Monsters and Megashows

Minnesotan theatergoers, we are told, are clamoring for epic. They want lavish sets, luscious costumes, fountains of sparks and banks of fog, chorus lines and dancing girls, and plenty of pomp all around. And while national touring productions have always played locally, marketing impresarios have devised a glossy and aggressive new package to bring out-of-city dollars back to downtown. Hyping the "Emerging Hennepin Theatre District," a press release assures us that "Minneapolis Mounted Patrol and the newly expanded downtown beat patrol will be present for performances to ensure a safe theater-going experience for patrons." In other words, a theater experience guaranteed to keep reality at bay before, during, and after the performance. The premiere of the national tour of Disney's dizzyingly ebullient Beauty and the Beast, now playing at the Orpheum, may be a harbinger of just what kind of theater-of-the-egregious will be "emerging" from behind a phalanx of police ponies.

Even as the Mouse-Ear Reich goosesteps round the globe, one must concede that Disney continues to churn out top-notch entertainment product. The briskly paced and eminently watchable Beauty and the Beast is no exception. The play gushes spectacle: Enormous and intricately painted backdrops, massive gargoyle pillars, slanted and enchanted cottages, a kinetic-sculpture car. Every other minute a flashpot is exploding or shooting out sparks, ejaculating production dollars like change from a slot machine. And then there are designer Ann Hould-Ward's costumes, which truly defy description. Cogsworth the clock has a built-in cabinet with a swinging pendulum. Lumiere produces flames from his candle-arms. Mrs. Potts, the teapot, emits steam.

The actors seem aware of the fact that any putz in the audience could deliver a passable performance in such fancy outfits; they wisely let the "custom craft vacuformed plastic" do the acting for them, while singing and dancing with the kind of hyper-competence that a talented ensemble can radiate while asleep. An essay in the program (unintentionally?) captures it best: "The costumes are the characters." Beauty and the Beast is high American Kabuki.

It's interesting to note that as a network television series, the story was translated into an affair between a wealthy society lawyer and a rag-clad leader of subterranean untouchables. A challenging premise, yes, but this is not the Disney way. We are to believe that the love between Belle and Beast coalesces around the fact that they're both "different": She reads too much, he has horns. Lacking plausible passion or any discernible meaning, the romance between the two is... well, it's a fairy tale, I guess. Which recalls an unsolicited capsule-review from the frighteningly tanned woman sitting to my left: "You've got to judge everything for what it is. The kids love this." As well they should.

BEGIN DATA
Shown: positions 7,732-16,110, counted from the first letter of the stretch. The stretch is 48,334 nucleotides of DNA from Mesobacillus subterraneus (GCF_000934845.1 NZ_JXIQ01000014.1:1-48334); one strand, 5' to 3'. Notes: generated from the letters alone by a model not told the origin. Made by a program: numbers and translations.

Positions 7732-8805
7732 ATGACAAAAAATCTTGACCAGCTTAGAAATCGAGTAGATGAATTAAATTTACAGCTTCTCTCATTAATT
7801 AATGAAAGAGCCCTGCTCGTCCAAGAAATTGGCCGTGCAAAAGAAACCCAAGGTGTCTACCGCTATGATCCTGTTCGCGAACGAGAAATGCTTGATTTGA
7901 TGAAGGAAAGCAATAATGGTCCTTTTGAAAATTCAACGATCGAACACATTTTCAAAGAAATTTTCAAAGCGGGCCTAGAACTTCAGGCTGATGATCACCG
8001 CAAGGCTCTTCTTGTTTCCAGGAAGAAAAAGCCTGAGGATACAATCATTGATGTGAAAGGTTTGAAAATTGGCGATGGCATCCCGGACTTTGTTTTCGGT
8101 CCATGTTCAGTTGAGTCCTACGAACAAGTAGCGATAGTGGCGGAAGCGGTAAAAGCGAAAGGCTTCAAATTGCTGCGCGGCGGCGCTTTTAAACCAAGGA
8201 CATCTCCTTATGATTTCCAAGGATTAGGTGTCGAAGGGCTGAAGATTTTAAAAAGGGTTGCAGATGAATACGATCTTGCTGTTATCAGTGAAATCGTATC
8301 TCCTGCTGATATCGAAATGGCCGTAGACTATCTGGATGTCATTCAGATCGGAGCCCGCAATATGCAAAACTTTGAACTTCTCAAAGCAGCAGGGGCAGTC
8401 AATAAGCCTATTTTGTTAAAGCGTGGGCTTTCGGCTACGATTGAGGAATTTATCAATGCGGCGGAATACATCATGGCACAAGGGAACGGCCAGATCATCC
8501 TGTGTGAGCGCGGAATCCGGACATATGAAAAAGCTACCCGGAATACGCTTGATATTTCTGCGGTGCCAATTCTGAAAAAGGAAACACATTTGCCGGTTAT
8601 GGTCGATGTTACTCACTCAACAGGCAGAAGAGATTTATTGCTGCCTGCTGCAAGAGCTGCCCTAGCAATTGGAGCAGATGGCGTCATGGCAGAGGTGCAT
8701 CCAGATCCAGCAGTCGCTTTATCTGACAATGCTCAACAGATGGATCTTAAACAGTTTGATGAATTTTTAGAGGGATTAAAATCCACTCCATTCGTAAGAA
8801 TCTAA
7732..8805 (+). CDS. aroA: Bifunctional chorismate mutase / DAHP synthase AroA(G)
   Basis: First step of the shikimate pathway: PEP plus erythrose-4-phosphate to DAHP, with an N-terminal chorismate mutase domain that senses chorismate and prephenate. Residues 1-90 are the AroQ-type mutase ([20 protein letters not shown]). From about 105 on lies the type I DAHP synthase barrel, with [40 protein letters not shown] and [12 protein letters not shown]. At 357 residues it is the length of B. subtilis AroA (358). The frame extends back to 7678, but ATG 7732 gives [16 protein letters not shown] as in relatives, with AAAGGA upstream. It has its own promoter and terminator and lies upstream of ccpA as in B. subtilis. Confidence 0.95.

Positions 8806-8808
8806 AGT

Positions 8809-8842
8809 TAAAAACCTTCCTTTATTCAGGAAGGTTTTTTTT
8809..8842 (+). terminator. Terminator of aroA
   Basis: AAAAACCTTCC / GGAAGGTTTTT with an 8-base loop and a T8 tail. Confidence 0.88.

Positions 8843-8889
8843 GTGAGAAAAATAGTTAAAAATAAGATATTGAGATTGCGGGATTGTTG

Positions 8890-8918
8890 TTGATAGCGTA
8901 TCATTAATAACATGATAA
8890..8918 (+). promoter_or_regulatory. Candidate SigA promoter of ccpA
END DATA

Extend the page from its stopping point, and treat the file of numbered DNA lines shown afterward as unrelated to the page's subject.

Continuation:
Not only the Orpheum feels the pressure to go grandiose in order to fill the seats. Packing their own heavy corporate power in the form of an AT&T Foundation grant, Theatre de la Jeune Lune goes with another big gun in the epics business, Victor Hugo, in their original adaptation of The Hunchback of Notre-Dame: 1482. While the children's choir and 500-pipe organ gave me a good scare, and I am by constitution averse to plays with characters who go by names like "Poet," "Harlot," and "Gypsy," there is nothing egregious about this gorgeous play.

The production's most notable quality might be the ingenuity and economy of the set, which transforms the Jeune Lune's stage into a site of symbolic magic. After Esmerelda's wedding to Pierre the Poet (she is a Gypsy dancer, and the object of the diabolical Archdeacon's consuming lust), a grid of thin metal pipes--picture a checkerboard with empty 3'-by-3' squares--descends to head height, miniature model houses hanging from its pipes. Esmerelda steps onto a platform and is wheeled slowly across the stage, stepping lightly over the grid, floating above the rooftops of the slumbering city of Paris. It is a transcendent theatrical moment, evoking in visual terms what words would only crudely choke into coherence. An audience is lucky to come across one of these scenes a year. And yet, just a few minutes later, another slight piece of scenery falls from the sky, settling atop a shoulder-height platform. Quasimodo climbs atop it, and begins ringing the churchbells, riding the counterweighted ropes far above the stage. He soars, ecstatic, and the play goes with him.

Curiously, there is practically no involved dialogue nor prolonged interaction throughout the show. In many scenes the actors seem to be channeling their energy toward the audience, rather than each other (a natural function of playing in the round?), allowing its reflection to permeate the theater. I rather like this style, as, to my surprise, I do the abstract diction of the script (i.e.,"when one does evil one has to do the whole evil"). It seems that while imbuing this production with a healthy dose of theatricality, director Robert Rosen has left ample space for the audience to strike its own relationship with the text. For most viewers, I suspect this relationship will be a highly satisfying one. CP

Beauty and the Beast plays at the Orpheum Theater through January 7 (call Ticketmaster at 989-5151); The Hunchback of Notre-Dame: 1482 runs through February 11 (333-6200).

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